What will be Stage Center’s ultimate legacy? I’ll be the first to admit I am among those who haven’t always appreciated this downtown oddity. I understand it’s highly regarded in the modern architecture movement, having been designed by living legend John Johansen.
Like the Crystal Bridge Botanical Tube at the neighboring Myriad Gardens, the former Mummer’s Theater is a stand out from an era that brought downtown some pretty bland architecture (think Vincent Carrozza’s Galleria Towers and Mid-America Tower).
And yet the Crystal Bridge and Stage Center also are vastly different in this respect: if I were to guess what motivated the designers of the Crystal Bridge, they’d say it was to create something beautiful. But Johansen, who I interviewed in this story for Sunday’s Oklahoman, wasn’t looking for beauty.
Backing up again, look at this way: when I go to the Oklahoma City Museum of Art, I really like seeing the old portraits, paintings and modern pop culture paintings that depict gas stations, etc. I really don’t like the abstract, but I appreciate it for being something special – and I like that this part of the art world is included at the museum (something that wasn’t always the case – but that’s a story for another day).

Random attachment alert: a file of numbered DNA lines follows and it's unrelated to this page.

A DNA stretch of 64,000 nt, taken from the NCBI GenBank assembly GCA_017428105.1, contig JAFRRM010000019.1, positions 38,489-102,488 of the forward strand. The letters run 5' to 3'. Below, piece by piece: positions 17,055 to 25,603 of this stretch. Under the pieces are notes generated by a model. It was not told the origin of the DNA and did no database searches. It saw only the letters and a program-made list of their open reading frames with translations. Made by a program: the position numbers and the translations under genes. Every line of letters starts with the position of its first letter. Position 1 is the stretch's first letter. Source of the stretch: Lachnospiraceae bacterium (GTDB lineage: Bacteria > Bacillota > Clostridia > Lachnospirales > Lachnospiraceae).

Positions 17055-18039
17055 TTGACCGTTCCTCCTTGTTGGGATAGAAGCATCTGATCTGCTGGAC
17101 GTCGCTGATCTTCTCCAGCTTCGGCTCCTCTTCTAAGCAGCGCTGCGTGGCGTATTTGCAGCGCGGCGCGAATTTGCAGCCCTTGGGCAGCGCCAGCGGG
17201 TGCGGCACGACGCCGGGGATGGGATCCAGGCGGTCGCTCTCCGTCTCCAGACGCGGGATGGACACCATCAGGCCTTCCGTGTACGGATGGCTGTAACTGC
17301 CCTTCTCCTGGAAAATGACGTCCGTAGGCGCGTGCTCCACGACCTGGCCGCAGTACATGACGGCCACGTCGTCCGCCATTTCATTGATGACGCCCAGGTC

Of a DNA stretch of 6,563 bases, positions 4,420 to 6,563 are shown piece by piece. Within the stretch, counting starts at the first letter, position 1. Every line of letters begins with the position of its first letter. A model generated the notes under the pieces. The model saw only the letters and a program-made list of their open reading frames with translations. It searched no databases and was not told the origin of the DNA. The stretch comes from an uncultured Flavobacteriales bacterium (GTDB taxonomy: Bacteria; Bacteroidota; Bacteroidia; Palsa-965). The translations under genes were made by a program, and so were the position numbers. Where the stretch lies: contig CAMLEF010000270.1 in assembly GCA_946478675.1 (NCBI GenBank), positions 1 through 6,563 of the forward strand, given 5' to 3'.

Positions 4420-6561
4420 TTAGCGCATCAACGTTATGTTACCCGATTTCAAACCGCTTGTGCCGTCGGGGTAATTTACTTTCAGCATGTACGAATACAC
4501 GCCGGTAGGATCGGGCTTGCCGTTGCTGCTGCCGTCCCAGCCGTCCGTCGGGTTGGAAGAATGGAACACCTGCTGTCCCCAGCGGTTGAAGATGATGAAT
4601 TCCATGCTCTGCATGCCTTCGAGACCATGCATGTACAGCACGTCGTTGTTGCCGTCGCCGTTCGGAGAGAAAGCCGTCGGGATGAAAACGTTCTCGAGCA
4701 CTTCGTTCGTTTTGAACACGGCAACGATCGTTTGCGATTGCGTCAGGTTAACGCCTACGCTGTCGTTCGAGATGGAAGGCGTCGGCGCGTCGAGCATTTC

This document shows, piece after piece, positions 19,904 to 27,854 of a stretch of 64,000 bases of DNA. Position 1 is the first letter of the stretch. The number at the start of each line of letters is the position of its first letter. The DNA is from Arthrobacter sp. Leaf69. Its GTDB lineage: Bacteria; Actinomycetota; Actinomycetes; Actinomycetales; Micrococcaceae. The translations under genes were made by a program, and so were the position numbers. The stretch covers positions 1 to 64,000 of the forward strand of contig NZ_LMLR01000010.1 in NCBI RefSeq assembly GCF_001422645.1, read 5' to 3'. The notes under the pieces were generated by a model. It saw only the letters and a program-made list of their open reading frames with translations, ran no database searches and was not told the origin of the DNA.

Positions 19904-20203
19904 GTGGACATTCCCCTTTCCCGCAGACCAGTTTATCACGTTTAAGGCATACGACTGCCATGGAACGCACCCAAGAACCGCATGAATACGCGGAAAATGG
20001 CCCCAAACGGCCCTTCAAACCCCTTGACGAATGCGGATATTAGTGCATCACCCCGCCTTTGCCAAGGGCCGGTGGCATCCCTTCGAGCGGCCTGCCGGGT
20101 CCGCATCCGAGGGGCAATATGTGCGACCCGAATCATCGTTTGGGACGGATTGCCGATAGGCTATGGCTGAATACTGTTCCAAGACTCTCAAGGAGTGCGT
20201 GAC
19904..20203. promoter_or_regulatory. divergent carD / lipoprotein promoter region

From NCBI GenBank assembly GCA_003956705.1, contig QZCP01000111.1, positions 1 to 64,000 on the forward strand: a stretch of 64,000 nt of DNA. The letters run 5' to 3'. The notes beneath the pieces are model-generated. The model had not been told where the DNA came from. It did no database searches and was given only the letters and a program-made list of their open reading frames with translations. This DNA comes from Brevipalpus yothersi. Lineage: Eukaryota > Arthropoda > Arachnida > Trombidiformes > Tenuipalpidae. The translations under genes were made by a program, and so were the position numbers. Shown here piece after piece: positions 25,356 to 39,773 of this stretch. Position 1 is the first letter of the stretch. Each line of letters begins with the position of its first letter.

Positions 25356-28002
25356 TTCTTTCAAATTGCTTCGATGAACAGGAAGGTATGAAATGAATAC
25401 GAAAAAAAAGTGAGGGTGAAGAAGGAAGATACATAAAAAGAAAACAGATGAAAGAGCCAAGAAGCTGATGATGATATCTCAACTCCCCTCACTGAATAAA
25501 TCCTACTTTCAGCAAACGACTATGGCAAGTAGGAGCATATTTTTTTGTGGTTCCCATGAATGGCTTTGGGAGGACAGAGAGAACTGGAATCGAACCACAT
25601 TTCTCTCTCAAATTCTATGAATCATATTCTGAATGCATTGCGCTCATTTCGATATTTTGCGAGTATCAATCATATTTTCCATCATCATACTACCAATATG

OK, so it’s not as easy to understand Stage Center. But look at it closely. Enter that elaborate Tinker Toy of a theater and glance up the colorful stairways. Take a seat in the auditorium and really get a sense of the place. Then go out to the outer corridor and look out into the plaza. Look at the tubes, the elaborate linkages between the “pods.”
This is our theater. We could have settled for a big plain box. But we didn’t. At some level, this too is Oklahoma City, though it’s not a side of the community personality that we’re always comfortable with.
And so we even create legends – I’ve heard it time and again that the theater’s design was to blame for the failure of the once brilliant theatrical troupe that was to call it home – Mummer’s. And yet we can dig deeper into this aspect as well – and you can read about that here.
So what’s the future for Stage Center? It’s home now to the popular Carpenter Square Theater, though one must always remember that live theater isn’t a money maker – it is considered by many, however, a vital sign of a community’s soul, of its spirit
Things will inevitably change, as I noted at the end of today’s column. What will all mean – that’s what I want to hear from you.
Charles Hill, by the way, has some thoughts about Stage Center and John Johansen here.